Texas was one of the last states to be released AND I had been looking for one of my Grand Uncles in that state but he didn't appear -- until this week-end. Charles William Hiles is my Grandfather's brother making him my Grand Uncle. I only heard stories about him and never got to meet him as he died shortly before my birth -- but he (and his wife Mabel) did appear in the 1940 Census:

  On the left side are snippets of the census for Houston, Texas -- the top highlighted line shows "C.W. Hiles" the bottom one (which appeared on the next page) shows Mabel. By looking at the detail of the columns you can see some of the pertinent facts: their address, 3222 Ozark Avenue, $7,000 value to the home, age, marital status, occupation of Charles -- Agent for Interstate Fruit Distributor (Pacific Fruit Express) and his salary for the year -- $4800 . . . things have changed a bit.

On the right side is the notice that I found recently announcing his death on 26 December, 1941. So he died shortly after Pearl Harbor and a year or so after the census was taken.

I was curious about where he lived and if there was any record of the address -- the following is what I pulled up on a variety of sites, Google and Bing included not to mention Zillow and Trulia Real Estate.

If that is in fact the house that he lived in in 1940 -- I have to say that it was pretty nice and the neighborhood was nice and is still nice today. I am not sure if any of my immediate relatives ever visited Charles at that home. I know that Charles took the train and made many trips to visit his brothers and sisters . . . the value of the home seems to be around $200,000 today -- which while much more than the $7,000 in 1940,  would be a lot more in other parts of the country, Northern California for example . . .

Dino's Big Event This Week

On Tuesday evening we hustled on over to the Sonoma County Fairgrounds in Santa Rosa. We met up with all the other puppies from GDB at the entrance for the Amusement Rides. We weren't planning on riding on any of those -- just looking, thank you very much. But we did take a couple of hours and wind throughout the very crowded grounds:

In the above you can see some of the exhibits that we walked through. The dogs were just like pros and walked like perfect guide dogs throughout. Not one of them barked or did anything that they were not supposed to do. In the exhibit with all the flowers  at one point we all sat down and rested a bit while some of us took photos . . . thank goodness for digital photography -- I wound up with well over two hundred pictures.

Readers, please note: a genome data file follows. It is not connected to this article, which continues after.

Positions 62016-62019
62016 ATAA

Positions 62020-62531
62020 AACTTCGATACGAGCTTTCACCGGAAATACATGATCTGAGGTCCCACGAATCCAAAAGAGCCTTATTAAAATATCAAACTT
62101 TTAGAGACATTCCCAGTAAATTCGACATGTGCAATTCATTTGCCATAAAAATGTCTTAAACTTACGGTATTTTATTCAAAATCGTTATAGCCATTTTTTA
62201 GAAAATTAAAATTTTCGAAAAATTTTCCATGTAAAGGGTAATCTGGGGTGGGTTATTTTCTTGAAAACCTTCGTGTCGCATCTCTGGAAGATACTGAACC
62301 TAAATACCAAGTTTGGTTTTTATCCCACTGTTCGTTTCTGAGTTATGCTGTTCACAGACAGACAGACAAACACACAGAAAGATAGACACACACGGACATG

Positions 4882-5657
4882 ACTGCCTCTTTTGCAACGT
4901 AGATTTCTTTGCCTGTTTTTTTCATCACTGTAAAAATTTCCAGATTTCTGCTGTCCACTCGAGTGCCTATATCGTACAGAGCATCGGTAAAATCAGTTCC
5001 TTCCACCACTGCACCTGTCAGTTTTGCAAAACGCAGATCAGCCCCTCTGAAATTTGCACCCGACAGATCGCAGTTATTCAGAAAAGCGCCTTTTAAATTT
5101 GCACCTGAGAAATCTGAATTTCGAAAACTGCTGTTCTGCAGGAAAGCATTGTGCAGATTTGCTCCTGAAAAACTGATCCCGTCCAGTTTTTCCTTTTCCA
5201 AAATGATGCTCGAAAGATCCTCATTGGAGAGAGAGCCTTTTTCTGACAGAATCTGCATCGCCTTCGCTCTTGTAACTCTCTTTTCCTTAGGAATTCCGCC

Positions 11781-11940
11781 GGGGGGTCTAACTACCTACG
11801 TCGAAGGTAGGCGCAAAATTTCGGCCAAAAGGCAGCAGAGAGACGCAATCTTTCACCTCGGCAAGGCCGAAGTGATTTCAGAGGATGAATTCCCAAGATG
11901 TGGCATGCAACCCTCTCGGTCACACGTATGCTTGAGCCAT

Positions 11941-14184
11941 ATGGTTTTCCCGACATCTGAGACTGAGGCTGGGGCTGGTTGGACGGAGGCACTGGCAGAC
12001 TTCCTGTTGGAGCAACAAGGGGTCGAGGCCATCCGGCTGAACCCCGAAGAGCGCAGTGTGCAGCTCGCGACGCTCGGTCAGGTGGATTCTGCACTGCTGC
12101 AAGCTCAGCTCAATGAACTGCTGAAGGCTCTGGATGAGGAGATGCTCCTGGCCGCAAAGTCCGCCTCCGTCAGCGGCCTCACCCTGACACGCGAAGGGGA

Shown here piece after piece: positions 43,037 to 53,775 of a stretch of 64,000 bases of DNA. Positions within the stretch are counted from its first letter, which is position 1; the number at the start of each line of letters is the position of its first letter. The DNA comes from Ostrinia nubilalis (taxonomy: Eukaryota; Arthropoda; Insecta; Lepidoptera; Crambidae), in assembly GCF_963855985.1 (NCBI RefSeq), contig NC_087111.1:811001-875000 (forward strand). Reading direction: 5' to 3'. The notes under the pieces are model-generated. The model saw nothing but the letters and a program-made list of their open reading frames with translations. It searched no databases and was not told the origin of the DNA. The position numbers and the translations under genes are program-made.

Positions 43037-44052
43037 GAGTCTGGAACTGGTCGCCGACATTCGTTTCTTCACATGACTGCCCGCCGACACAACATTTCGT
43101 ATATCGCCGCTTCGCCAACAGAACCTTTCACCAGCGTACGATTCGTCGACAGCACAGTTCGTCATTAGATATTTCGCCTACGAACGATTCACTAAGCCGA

After the above exhibits we meandered into the livestock area where 4-H groups presented their sheep, cattle, rabbits, chickens and pigs ( we didn't see them) and other small animals. The puppies were not overly interested in the other animals though they were aware of them.

After the livestock came the Midway and the really packed area. Apparently Tuesday night was one of the nights that discounts were offered on the ride attractions. It was wall to wall people (mostly teens) and one ride -- the YOYO -- shown above with riders floating in chairs in the air -- had a malfunction in the way of spewing oil onto it's passengers. According to the paper it happened about 7:30 pm which is just at the time that we were walking by, so those people in my picture are probably the ones that had to go through HazMat cleaning and all . . . no one was injured, just dirtied.

So that was a bit of our week. Last night being Saturday we had our traditional burgers -- and we ate them while enjoying the Olympics -- which we have watched every day. Tonight, Dino and I are "baching" it as Gail is out and about "with the girls" . . . so it just may be a non-dieting dinner for me.
We'll see -- though progress is steady on that -- down 7 since starting a couple of weeks ago.

Have a fun week, see you in a few!